PROF JASPAL KOONER, one of Britain’s most highly regarded heart surgeons, having done “somewhere between 15,000 to 20,000” operations over the last 20 years, is now founder director of a huge project that affects the lives of a quarter of the world’s population.
With support from the Wellcome Trust and the National Institute of Health Research, he has established the “South Asian Bio Bank” which has set out to answer the following question: “Why are the people of India, Pakistan, Bangladesh and Sri Lanka, plus Asians in the UK and across the diaspora, so susceptible to cardiovascular disease and diabetes?”
Kooner, who has been conducting researching among 40,000 patients of Asian origin in London, says he has picked up some clues but is honest about the overall outcome: “The big obstacle at present is that we don’t understand why this is the case.”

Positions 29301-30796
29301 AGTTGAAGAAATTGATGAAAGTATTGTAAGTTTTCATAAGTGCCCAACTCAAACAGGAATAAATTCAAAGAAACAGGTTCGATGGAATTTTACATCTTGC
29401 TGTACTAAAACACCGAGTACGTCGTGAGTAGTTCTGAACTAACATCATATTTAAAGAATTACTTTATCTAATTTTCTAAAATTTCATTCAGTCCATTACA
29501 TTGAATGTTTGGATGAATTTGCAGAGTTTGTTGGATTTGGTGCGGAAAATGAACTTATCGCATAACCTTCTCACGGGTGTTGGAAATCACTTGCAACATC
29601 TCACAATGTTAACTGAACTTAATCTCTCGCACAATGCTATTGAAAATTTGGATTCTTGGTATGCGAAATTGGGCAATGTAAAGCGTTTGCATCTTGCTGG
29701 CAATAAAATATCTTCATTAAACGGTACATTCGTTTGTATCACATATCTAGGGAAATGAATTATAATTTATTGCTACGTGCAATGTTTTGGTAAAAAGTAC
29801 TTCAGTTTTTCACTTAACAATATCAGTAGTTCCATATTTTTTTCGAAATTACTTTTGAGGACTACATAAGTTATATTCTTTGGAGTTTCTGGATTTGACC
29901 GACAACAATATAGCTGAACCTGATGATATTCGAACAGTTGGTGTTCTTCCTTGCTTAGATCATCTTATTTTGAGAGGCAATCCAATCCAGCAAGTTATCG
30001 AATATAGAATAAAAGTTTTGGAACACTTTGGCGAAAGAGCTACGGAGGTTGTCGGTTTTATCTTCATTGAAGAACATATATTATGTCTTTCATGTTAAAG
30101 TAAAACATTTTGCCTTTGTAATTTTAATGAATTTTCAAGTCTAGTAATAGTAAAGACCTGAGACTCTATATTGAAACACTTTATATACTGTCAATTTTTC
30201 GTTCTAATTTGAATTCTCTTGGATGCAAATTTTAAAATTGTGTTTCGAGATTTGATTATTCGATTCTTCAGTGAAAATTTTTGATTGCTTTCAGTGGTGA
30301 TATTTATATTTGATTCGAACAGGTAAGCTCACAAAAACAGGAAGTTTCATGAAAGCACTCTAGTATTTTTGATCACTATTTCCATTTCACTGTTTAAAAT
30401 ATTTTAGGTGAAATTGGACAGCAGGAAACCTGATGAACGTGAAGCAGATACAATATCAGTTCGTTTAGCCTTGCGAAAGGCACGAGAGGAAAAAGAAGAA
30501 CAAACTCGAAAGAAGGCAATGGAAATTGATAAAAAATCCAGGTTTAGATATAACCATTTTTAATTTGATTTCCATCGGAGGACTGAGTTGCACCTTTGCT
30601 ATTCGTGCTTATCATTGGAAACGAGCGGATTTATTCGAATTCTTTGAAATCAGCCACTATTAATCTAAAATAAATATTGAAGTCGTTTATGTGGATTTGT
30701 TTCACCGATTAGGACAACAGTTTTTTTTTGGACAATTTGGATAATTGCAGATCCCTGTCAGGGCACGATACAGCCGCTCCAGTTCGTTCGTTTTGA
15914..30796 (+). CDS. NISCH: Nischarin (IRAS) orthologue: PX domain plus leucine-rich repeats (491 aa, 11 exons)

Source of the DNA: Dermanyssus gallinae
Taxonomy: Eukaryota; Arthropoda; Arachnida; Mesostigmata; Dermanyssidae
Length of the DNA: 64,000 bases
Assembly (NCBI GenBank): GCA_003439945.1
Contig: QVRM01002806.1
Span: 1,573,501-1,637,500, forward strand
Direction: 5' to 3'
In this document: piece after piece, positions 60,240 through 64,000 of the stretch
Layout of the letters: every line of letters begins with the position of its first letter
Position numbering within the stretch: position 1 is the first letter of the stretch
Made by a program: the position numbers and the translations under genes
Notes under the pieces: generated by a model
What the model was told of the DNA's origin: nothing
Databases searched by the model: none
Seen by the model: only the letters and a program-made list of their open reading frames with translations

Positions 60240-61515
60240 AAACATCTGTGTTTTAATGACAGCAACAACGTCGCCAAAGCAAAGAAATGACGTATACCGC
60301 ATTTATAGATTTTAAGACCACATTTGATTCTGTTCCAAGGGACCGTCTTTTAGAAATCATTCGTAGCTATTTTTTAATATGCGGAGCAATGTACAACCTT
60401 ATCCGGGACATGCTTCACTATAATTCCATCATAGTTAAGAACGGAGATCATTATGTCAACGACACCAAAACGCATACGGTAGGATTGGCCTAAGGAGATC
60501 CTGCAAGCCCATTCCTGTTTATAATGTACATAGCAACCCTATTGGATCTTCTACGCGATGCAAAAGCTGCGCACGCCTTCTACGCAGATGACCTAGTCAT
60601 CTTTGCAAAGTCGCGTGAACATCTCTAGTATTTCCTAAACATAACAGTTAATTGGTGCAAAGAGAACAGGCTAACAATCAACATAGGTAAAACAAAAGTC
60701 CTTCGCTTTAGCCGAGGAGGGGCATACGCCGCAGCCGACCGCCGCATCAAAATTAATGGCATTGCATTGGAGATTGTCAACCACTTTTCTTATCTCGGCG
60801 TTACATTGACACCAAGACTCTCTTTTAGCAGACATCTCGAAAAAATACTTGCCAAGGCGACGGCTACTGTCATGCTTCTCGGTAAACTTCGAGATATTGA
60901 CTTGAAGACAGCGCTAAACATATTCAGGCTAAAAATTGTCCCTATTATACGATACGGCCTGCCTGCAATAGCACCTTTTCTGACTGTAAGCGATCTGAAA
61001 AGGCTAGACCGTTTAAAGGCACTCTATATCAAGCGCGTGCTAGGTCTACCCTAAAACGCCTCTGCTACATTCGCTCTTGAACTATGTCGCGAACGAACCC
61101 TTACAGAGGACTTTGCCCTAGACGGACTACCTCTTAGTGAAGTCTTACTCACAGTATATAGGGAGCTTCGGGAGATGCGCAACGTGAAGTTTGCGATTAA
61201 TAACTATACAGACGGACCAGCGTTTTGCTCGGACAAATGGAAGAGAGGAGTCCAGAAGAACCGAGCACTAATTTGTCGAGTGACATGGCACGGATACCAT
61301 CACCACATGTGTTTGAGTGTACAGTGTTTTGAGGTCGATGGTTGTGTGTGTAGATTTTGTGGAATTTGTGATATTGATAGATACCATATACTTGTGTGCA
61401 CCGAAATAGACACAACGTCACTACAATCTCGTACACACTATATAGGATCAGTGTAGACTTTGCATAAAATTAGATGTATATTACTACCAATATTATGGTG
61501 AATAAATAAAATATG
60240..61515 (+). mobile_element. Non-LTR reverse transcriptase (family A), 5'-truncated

He adds: “Once we understand that, we are much better equipped to put into place preventions and treatment and public health measures to reduce the epidemic of these diseases.” The ambition, at least in theory, is ultimately to “reduce risk by nearly two thirds”.
The harsh truth is that even if Asians adopted a healthy diet, exercised adequately and did not smoke or drink – all worthy goals to be encouraged – the dice would still be loaded against them for genetic or other reasons.
If he can find answers, the benefit to mankind will be immense. “Just imagine the impact you will create every year in a quarter of the world’s population,” Kooner said. The sample of people that Kooner is now studying has been increased in the world’s biggest study of its kind to 250,000, of whom 100,000 will be in the UK and 150,000 in India, Pakistan, Bangladesh and Sri Lanka.
He says the